I have to admit that I was a bit skeptical when our good friend Keith Mould told us to save mid-July for a possible trip to South Africa. It’s not that Keith isn’t a capable and wonderfully resourceful fellow. And the concept to piggy-back a kite show onto the popular Oyster Fest in Knysna made perfect sense. But let’s face it – bringing a couple of Americans in for a start-up event in Africa is expensive – especially with airfares rising every day! So pulling this off was a long shot.
I should have never doubted Keith. Some people will go to extraordinary lengths to have friends over for dinner….
Knysna is a popular recreational destination along the Garden Route of Africa’s southern coast. And the Oyster Festival is a big winter draw here.
Oysters are reputed to be effective aphrodisiacs and to promote virility. That attracts a good crowd! But all we know for sure is that they are slimy and low in cholesterol.
Our hosts were Lew Geffen Sotheby’s International Realty. Their tented pavilion alongside the kite field showcased beautiful “larney” homes and apartments. There were times it was hard to get Susie back out on the field and away from the listing sheets.
BTW- “larney” is Africaans for “posh”.
Out on the grassy field, we launched two Octopus, a Manta, a Crab, and a series of medium Fish. I joked that the Gomberg’s weren’t that great at flying, but brought in more free baggage than anyone else could!
South African Air only allows one 40 pound bag per person. But somehow we arrived with six bags weighing 50-60 pounds each!!
We also delivered a set of ten rokkus for the first ever African kite battle. After a quick indoctrination, teams from various sponsors took to the air and were soon wearing big kite smiles.
Joining us on the field were David and Nadia Sampson of Hi-Fly Kites in the Natal, and Greg and Jackie Mountjoy of Windsong Kites in Durban.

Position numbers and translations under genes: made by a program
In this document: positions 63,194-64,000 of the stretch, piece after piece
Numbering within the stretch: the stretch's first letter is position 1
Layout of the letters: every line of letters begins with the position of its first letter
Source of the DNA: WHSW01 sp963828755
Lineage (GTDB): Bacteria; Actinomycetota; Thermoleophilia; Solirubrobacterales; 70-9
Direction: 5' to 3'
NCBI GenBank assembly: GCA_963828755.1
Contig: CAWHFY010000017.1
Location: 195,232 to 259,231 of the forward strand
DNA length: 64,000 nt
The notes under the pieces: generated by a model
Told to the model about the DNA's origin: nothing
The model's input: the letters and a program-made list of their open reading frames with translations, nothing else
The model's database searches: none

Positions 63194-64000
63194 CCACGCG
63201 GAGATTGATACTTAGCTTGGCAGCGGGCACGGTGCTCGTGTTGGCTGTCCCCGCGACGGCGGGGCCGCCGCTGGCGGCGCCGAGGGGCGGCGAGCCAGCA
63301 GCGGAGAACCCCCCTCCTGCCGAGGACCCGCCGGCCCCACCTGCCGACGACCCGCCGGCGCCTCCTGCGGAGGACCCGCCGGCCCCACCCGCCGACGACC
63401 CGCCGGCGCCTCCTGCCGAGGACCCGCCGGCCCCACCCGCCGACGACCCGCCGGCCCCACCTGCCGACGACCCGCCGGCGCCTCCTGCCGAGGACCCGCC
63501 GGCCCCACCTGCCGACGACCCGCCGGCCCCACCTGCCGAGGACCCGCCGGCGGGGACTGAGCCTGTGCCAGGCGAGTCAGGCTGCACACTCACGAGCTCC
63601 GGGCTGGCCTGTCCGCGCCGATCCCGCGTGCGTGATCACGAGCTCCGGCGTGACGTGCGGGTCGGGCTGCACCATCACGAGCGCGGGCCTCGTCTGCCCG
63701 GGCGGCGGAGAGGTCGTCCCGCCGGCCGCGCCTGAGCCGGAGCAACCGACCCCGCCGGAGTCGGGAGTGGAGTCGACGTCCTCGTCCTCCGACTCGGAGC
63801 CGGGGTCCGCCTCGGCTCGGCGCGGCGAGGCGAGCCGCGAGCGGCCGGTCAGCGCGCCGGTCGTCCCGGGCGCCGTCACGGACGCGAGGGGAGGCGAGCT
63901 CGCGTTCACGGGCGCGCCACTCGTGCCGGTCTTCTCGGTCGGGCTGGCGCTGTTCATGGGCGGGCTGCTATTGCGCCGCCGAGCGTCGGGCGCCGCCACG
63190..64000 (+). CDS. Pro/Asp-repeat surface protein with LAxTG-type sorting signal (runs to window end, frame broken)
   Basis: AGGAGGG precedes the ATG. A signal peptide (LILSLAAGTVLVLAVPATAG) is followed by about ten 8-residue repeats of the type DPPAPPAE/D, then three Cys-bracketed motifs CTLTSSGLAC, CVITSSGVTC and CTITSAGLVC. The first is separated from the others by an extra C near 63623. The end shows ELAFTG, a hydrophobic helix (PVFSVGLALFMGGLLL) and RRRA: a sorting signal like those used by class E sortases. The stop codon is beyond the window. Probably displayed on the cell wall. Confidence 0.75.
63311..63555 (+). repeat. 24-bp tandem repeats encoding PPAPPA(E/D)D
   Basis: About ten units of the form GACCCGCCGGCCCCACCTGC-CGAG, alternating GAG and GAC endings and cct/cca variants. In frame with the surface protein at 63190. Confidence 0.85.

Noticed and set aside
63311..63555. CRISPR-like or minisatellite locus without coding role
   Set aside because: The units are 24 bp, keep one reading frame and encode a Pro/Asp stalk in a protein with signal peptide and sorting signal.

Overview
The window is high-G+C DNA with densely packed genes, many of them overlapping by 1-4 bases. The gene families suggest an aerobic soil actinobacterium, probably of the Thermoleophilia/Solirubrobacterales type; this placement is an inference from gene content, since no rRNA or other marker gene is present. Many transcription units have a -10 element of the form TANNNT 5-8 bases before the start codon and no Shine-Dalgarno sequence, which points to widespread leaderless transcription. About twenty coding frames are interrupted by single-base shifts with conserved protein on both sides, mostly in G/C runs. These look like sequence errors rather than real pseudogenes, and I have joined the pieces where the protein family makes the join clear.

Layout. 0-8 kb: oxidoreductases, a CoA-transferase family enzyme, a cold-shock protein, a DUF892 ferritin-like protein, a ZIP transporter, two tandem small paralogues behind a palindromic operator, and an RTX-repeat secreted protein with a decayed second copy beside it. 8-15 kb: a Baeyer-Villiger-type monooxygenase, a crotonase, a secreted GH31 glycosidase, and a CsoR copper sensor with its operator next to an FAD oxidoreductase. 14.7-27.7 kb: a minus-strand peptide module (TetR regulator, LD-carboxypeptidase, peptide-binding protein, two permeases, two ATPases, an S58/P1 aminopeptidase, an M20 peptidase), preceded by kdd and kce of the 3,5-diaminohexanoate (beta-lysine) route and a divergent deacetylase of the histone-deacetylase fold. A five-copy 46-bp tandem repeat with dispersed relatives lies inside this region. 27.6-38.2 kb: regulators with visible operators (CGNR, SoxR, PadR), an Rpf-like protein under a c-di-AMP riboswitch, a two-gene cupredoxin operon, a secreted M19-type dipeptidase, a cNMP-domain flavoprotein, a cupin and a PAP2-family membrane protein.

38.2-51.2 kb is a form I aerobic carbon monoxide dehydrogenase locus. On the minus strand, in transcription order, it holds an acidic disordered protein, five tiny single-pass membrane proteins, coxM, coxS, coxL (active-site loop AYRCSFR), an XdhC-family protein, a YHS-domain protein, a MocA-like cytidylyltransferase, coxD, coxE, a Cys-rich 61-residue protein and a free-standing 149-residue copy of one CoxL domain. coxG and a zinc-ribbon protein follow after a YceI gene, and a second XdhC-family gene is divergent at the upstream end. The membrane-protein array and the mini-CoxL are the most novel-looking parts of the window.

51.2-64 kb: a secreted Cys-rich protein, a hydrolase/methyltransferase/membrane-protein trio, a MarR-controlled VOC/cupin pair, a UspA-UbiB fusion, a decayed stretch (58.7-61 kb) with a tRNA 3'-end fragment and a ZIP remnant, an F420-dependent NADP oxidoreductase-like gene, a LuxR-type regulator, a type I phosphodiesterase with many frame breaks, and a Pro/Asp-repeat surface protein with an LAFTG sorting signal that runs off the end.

Dave and Ndia had a Blue Meanie that they had taken to a fun fly for kites in the local Lukemia Hospital.
The kids each wore a bandana to cover their heads balding from chemo. When Meanie showed up with a matching bandana, he was a big hit!
We also judged the Creative Kite Competition. Entrants were limited to 20 rand in materials (about $1.50). In the adult category, a group of architects use balloons for framing their unusual dual-line kite. In the kid’s category the “Love Kite” was a big favorite.
Winds dropped off early on Sunday and we packed for the trip home. Finishing early allowed us all to head out for a nice dinner. Bets were made over fine South African wines on whether we could get our bags back on the airplane.
We’re flying home now – 25 hours in the air and two layovers – 6 hours in Johannesburg and another 12 in Washington DC. That makes for a long, long day….
The kite world is a warm and wonderful place.
Colin and Melanie Mortimer were kind enough to meet us upon our arrival in Johannesburg and host us overnight. And we especially want to thank Keith and Barbara Mould for their efforts to put this event together and to include us in it, as well as for their hospitality and treasured friendship.
The best part about leaving is that we’ll be back in three short months.
See you at a festival somewhere soon,